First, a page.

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Radius of a star

by Brewer
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Brewer
#1
May25-06, 10:53 AM
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How do I go about working out the radius of a star when I have the bolometric flux, the wavelength of the peak flux of its spectrum, and its parallax?

I've also calculated the temperature of its photosphere (Wein's law right?).

Or is it more to do with the parallax?
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SpaceTiger
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May25-06, 01:58 PM
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Quote Quote by Brewer
I've also calculated the temperature of its photosphere (Wein's law right?).
How does a blackbody's temperature relate to its area and luminosity?


Or is it more to do with the parallax?
What quantity does a parallax give you? How might you use this to derive a luminosity from a flux?
Brewer
#3
May25-06, 02:03 PM
P: 230
I haven't touched on luminosity for this question, as it asks for that in the next part (and I know how to get that).

As I understand it, radius of the star is d*tanP where d is the distance to the star, and P is the parallax. Is [tex]10^11[/tex] the correct order of magnitude for a star do you think? Its bigger than the sun, but its not overly huge for a star is it?

lightgrav
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May25-06, 10:35 PM
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Radius of a star

you have its parallax? so it must be fairly close ... right?
that means it should appear fairly bright ... right?
Temperature determines how much light is emitted by each sq. meter of surface - not how much light comes off the entire surface.

Do you know how these are related?
SpaceTiger
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May26-06, 01:00 PM
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Please don't double-post, it's very annoying to those trying to help you.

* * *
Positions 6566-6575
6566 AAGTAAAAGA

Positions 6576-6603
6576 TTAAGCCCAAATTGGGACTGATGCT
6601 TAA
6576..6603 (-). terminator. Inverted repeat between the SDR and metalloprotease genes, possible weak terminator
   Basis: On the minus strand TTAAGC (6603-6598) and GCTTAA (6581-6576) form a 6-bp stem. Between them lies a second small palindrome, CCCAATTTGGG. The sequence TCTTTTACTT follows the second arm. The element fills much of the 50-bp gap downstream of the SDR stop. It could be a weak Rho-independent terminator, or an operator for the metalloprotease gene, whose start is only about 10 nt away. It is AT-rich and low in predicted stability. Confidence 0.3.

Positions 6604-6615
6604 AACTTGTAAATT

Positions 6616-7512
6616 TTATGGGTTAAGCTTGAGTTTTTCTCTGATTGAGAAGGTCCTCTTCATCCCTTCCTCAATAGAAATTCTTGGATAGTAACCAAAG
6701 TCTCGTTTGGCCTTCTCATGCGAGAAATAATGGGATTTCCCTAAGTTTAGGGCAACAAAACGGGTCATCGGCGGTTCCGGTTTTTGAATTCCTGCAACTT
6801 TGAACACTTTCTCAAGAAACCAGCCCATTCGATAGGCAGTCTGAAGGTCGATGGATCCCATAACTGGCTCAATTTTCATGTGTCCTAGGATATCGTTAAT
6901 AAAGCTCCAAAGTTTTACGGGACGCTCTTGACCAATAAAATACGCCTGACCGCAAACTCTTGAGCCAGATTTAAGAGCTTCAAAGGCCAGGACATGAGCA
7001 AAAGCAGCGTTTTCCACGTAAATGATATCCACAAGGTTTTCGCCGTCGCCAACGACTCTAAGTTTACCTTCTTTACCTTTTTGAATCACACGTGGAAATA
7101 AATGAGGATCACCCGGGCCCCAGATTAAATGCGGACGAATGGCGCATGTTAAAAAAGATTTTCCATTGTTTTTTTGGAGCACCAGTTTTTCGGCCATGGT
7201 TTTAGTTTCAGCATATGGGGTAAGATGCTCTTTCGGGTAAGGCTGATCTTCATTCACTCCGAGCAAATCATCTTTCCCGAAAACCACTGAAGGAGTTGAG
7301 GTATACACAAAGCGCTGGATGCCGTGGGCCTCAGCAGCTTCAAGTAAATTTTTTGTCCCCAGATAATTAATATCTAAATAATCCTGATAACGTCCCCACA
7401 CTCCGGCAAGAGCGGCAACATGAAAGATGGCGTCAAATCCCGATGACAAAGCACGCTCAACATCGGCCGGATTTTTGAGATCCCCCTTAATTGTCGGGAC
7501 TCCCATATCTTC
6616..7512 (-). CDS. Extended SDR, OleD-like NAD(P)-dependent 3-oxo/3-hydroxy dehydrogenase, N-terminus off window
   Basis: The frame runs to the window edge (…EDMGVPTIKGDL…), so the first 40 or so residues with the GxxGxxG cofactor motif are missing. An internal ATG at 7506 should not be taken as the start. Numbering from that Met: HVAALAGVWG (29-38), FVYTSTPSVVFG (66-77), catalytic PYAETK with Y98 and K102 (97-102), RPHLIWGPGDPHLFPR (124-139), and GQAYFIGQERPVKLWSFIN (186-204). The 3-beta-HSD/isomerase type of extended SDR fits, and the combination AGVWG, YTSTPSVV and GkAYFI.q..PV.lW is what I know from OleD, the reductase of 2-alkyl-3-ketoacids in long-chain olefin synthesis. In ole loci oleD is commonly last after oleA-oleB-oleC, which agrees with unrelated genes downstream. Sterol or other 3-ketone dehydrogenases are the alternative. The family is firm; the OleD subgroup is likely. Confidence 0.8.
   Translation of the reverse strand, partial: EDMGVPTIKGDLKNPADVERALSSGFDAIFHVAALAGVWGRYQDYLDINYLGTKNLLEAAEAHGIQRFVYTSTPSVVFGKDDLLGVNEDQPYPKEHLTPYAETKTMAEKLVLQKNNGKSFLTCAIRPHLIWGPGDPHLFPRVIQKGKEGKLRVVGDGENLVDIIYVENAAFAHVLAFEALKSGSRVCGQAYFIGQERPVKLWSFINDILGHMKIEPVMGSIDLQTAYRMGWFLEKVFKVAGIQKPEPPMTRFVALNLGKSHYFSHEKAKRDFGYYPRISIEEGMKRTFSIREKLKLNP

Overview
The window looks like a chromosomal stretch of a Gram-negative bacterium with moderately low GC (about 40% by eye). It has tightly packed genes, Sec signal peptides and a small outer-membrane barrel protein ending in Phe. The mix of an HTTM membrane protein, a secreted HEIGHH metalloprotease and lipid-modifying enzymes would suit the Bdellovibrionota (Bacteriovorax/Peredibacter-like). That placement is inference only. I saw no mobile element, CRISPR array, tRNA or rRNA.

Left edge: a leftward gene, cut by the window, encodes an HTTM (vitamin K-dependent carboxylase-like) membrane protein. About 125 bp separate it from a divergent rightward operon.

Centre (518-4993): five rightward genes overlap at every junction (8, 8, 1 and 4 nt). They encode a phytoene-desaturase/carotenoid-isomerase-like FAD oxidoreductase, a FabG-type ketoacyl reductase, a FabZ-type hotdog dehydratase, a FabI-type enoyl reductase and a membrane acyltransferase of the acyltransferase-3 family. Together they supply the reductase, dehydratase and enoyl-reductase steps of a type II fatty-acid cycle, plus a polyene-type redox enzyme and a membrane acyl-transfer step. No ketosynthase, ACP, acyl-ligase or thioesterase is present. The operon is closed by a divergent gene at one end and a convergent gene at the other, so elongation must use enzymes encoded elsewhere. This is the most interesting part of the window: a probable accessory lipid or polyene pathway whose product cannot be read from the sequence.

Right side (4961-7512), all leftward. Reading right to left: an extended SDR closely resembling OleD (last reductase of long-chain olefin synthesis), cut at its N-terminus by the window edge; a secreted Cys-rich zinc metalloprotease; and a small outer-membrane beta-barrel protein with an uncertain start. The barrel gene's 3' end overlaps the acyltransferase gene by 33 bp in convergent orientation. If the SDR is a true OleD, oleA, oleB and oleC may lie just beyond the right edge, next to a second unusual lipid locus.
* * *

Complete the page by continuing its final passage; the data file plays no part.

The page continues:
Quote Quote by Brewer
I haven't touched on luminosity for this question, as it asks for that in the next part (and I know how to get that).
You'll need it for this part.


As I understand it, radius of the star is d*tanP where d is the distance to the star, and P is the parallax. Is [tex]10^11[/tex] the correct order of magnitude for a star do you think? Its bigger than the sun, but its not overly huge for a star is it?
1011 what? Meters?
Brewer
#6
May26-06, 01:02 PM
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Quote Quote by SpaceTiger
Please don't double-post, it's very annoying to those trying to help you.



You'll need it for this part.




1011 what? Meters?
Yes [tex]10^1^1m[/tex]. Sorry about the double post
SpaceTiger
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May26-06, 01:08 PM
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Quote Quote by Brewer
Yes [tex]10^1^1m[/tex].
That's about the distance from the earth to the sun, so it's a bit too close for a star. I just noticed that you were associating the parallax with the radius -- actually, it gives you a distance. The distance, in parsecs, is given by:

[tex]d=\frac{1}{\theta}[/tex]

where [itex]\theta[/itex] is the parallax angle in arcseconds.
Brewer
#8
May26-06, 01:13 PM
P: 230
Is it in metres if you use radians and parsecs if you use it in degress, arcmin and arcsec then?

I've just realised how its done though - distance can be used with the bolometric flux to find the bolometric luminosity. This is turn can be used with [tex] P = \sigma AeT^4[/tex] to find the raduis of the star right?

I'm a little confused how the question was intended to be worked out though - 2 marks for this, and a further two in the next part for writing down something you've already calculated in order to do this question (luminosity).
SpaceTiger
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May26-06, 01:20 PM
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Quote Quote by Brewer
Is it in metres if you use radians and parsecs if you use it in degress, arcmin and arcsec then?
More generally, the expression is:

[tex]d=\frac{d_{earth}}{\theta}[/tex]

where [itex]d_{earth}[/itex] is the distance from earth to sun. The expression I gave you is only valid in units in which the angle is in arcseconds and the distance is in parsecs. Use the above expression for meters and radians.


I've just realised how its done though - distance can be used with the bolometric flux to find the bolometric luminosity. This is turn can be used with [tex] P = \sigma AeT^4[/tex] to find the raduis of the star right?
Yep.


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